Based in Port Talbot, South Wales, the company Mosaici has been formed to develop and market the idea of its managing director, Mr Geoff Thomas, to make Roman-style mosaic tiling accessible to modern householders.
Expertise and sophisticated technology in the University's Manufacturing Engineering Centre were harnessed to develop precise prototypes of the mosaic kit.
During his travels throughout the world over many years, Mr Thomas had long admired the mosaic-tiled floors and walls in the villas and sites of antiquity, which he visited during his spare time. He later attended an Italian mosaic school in Ravenna to learn the traditional art of creating mosaic motifs.
Though fascinated by the art form, he was also struck by the fact that the technique had not changed for 2,000 years or more. He felt sure it could be made easier and set his mind to the task.
The result - soon to go on sale - is a system for creating mosaic motifs and borders in your own home to decorate a bathroom, kitchen or conservatory.
"I was certain that mosaic decoration could be made easier and more affordable," he said. "I believed that some form of template in which to build the motif was the way forward."
Having further developed this idea, and backed by market research, he formed his company Mosaici with a colleague Mr Steve Thomas.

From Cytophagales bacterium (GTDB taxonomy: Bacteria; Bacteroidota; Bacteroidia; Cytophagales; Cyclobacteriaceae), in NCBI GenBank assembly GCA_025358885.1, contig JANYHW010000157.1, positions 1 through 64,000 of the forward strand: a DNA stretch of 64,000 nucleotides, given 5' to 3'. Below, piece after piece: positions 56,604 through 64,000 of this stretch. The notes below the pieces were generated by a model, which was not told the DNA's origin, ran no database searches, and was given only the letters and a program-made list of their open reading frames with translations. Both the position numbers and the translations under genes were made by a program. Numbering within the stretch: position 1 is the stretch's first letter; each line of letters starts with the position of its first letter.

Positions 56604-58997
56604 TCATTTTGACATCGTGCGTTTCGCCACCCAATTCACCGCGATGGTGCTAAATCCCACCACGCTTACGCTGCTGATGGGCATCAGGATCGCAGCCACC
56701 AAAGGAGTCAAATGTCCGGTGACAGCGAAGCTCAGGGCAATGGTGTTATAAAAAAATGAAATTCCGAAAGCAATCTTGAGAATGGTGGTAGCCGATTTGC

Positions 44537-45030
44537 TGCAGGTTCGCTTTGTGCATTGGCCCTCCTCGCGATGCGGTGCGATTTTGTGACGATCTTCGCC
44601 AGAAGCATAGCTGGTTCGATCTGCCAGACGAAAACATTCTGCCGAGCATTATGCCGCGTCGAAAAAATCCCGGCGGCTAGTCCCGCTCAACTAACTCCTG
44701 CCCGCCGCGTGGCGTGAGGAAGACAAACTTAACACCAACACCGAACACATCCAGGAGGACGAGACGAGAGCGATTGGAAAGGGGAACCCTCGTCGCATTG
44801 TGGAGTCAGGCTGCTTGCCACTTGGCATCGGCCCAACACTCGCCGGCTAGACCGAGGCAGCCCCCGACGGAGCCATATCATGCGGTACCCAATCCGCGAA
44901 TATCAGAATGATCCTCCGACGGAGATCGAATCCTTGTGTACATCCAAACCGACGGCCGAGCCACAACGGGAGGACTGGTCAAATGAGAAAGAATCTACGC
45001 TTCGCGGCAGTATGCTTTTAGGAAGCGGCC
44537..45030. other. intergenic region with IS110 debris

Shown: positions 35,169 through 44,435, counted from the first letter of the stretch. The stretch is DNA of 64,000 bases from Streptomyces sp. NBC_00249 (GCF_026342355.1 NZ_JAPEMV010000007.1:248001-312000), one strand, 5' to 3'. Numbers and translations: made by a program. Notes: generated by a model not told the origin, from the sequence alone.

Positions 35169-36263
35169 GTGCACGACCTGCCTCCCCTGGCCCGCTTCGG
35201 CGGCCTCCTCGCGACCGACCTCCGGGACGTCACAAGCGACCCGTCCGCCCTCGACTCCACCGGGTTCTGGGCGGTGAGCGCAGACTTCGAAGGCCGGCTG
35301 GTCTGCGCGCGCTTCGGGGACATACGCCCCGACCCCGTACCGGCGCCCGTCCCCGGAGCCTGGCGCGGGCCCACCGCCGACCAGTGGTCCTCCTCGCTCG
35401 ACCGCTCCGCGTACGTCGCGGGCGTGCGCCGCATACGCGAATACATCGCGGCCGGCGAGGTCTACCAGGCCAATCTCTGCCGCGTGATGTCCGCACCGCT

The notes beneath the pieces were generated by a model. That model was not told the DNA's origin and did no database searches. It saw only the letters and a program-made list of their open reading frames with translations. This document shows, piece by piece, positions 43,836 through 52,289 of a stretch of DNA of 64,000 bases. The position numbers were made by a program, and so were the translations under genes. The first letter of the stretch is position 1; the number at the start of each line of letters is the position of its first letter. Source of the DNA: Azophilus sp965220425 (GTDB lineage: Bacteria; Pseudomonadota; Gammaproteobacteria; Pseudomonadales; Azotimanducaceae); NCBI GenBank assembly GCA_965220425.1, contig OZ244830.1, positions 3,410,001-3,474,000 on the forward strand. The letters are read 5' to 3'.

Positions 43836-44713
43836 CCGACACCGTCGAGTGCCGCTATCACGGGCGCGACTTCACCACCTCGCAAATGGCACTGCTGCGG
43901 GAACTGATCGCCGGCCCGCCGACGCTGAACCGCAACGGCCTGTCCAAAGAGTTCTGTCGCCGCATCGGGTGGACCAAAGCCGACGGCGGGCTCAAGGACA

They then approached the multi-award-winning Manufacturing Engineering Centre (MEC) at Cardiff University with a view to producing a prototype kit. "We were thrilled with the prototypes produced by the MEC," explained Geoff Thomas.
"After months of having to describe the idea to interested parties, within a few days of our first meeting with the MEC we had tangible models of the motif and border templates and the receiver tray to demonstrate the process. It really was a big step forward for us".
Prototype templates for three motifs and three borders were built directly from 3-D CAD (computer-aided design) files using stereolithography (SLA) while the receiver tray, upon which each design is built up, was produced using the Selective Laser Sintering (SLS) process.
Working with the MEC, which is part of the University's School of Engineering, also meant that Mosaici could benefit from Help Wales funding, which offered a 50% contribution towards the cost of the prototypes.
Mosaici will be launching its new product in hobby and craft stores and DIY outlets in both the United Kingdom and the USA in the next few months.